Considerations: Testers at Runner’s World point out that this shoe is a solid choice, but that it has minimal outsole rubber. This means that the exposed foam on the sole may show wear quickly and need replacement sooner.

Best for budget

Skechers GOrun Pure

Price: $

Key features: Skechers offers the GOrun Pure for the budget market. It’s a solid everyday training sneaker at a low price. Testers like its lightweight design and soft midsole. One reviewer even says she runs 10 to 13 miles per day with them and that the outsole only shows minimal signs of wear. The Pure also features a breezy mesh upper that lets feet breathe.

Considerations: Some reviewers say that the sizing runs small — so try before you buy. Others say the shoe is comfortable, but that the sole tends to squeak with walking and running.

Best for racing

Asics DynaFlyte 4

Price: $

Key features: ASICS says the DynaFlyte shoe is made for runners with a “need for speed.” It features a FLYTEFOAM Lyte midsole to give responsive, light (7.5 ounces) cushioning made from organic fibers.

One reviewer shares that she’s an underpronator with moderate to high arches and a history of plantar fasciitis, and that she appreciates the shoe’s mix of cushioning and stability.

Considerations: Several runners say these shoes, particularly the foot bed, are on the stiff side. One reviewer (who’s also a physical therapist and running coach) explains that the toe box cover can also be inflexible and uncomfortable.

Beyond choosing a pair that strikes your fancy, you need to think about proper sizing.

One of the best ways to find the right fit for running shoes is to visit a running-specific store and be professionally fitted.

How to read sizing labels

You may notice a lot of numbers and letters on the inside of shoe tags. Here’s how to decode everything so you know what you’re buying.

  • Length. This is the numerical size based on the length of your foot. You’ll likely see sizes listed in U.S., UK, European, Japanese, and centimeters.
  • Width. Sizes range from narrow (AA) to extra wide (EE). You’ll likely encounter basic narrow (AA), medium (M or B), or wide (D) with most mainstream brands.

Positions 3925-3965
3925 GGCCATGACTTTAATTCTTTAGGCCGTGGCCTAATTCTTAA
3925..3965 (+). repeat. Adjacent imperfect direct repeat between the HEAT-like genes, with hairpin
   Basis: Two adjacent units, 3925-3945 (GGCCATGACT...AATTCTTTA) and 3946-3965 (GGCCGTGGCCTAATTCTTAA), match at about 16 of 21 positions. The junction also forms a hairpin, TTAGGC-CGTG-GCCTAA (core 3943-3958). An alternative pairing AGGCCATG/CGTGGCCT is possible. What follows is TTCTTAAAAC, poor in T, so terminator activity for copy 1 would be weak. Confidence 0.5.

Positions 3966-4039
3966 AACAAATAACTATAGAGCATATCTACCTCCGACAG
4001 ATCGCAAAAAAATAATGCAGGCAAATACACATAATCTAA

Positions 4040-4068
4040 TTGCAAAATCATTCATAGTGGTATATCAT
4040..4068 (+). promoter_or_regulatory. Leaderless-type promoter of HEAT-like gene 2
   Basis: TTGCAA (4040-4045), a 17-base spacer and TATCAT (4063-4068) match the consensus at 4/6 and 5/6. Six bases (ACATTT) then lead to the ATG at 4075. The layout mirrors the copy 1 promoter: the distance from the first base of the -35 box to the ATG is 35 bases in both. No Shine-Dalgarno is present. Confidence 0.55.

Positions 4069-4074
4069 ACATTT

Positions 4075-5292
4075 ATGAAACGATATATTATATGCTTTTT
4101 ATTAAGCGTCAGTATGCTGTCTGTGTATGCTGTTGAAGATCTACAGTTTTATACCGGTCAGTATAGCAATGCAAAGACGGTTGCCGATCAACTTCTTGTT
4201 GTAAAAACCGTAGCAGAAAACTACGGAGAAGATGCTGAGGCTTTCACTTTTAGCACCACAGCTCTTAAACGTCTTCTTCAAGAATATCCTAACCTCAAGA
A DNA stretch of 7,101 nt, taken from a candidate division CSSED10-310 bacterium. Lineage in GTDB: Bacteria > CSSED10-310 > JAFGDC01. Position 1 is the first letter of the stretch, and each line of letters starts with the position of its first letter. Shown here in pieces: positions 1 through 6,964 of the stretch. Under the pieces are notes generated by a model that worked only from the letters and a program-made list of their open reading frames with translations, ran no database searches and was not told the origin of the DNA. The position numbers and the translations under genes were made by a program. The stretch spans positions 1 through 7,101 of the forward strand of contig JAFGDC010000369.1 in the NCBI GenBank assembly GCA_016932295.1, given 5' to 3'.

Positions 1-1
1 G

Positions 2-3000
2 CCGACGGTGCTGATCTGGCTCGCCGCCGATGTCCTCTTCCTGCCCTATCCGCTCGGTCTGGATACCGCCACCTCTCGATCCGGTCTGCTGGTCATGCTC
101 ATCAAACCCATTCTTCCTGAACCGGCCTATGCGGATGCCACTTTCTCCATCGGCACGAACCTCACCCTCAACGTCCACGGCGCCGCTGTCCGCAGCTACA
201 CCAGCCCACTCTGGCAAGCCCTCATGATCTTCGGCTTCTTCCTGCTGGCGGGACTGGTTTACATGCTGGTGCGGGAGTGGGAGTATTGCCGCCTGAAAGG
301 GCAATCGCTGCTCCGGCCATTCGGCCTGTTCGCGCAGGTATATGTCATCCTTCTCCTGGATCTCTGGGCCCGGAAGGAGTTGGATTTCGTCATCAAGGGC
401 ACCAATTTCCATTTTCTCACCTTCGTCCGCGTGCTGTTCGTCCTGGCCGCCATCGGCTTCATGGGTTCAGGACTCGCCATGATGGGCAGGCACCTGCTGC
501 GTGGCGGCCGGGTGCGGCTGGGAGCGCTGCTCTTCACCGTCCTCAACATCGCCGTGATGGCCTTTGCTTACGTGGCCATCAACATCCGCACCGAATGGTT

• Sex. Some shoes indicate somewhere if they’re made for men (M) or women (W), occasionally this letter will precede the item number.

Size is important, but try to not get stuck on the idea of being a certain size or sticking to shoes marketed for a specific sex.

Fit can vary by brand, so it’s good to keep an open mind and go by the feel of the shoe on your foot.

Order up

You may want to get a half to full size larger than your normal dress shoe size. Why exactly? Your feet have different needs for different activities.

And if you’re on your feet for a long time, they may swell. If your feet swell and you continue running, you may develop blisters or other uncomfortable foot issues if your shoes can’t accommodate these changes.

Try on later in the day

Consider shopping at the end of a day when you’ve been on your feet. This goes back to swelling and sizing appropriately.

Bring your socks

Be sure to bring the socks you plan to run in. If they’re thicker than your normal socks, you’ll want to size your shoes to accommodate them.

Know your arch

Certain shoes may be better suited for flat feet or high arches.

If you don’t know where you stand, dip your foot in some water and then step once onto a dry piece of cardboard. If your footprint is completely filled in, you may have flat arches. If you don’t see much of a footprint, you may have high arches.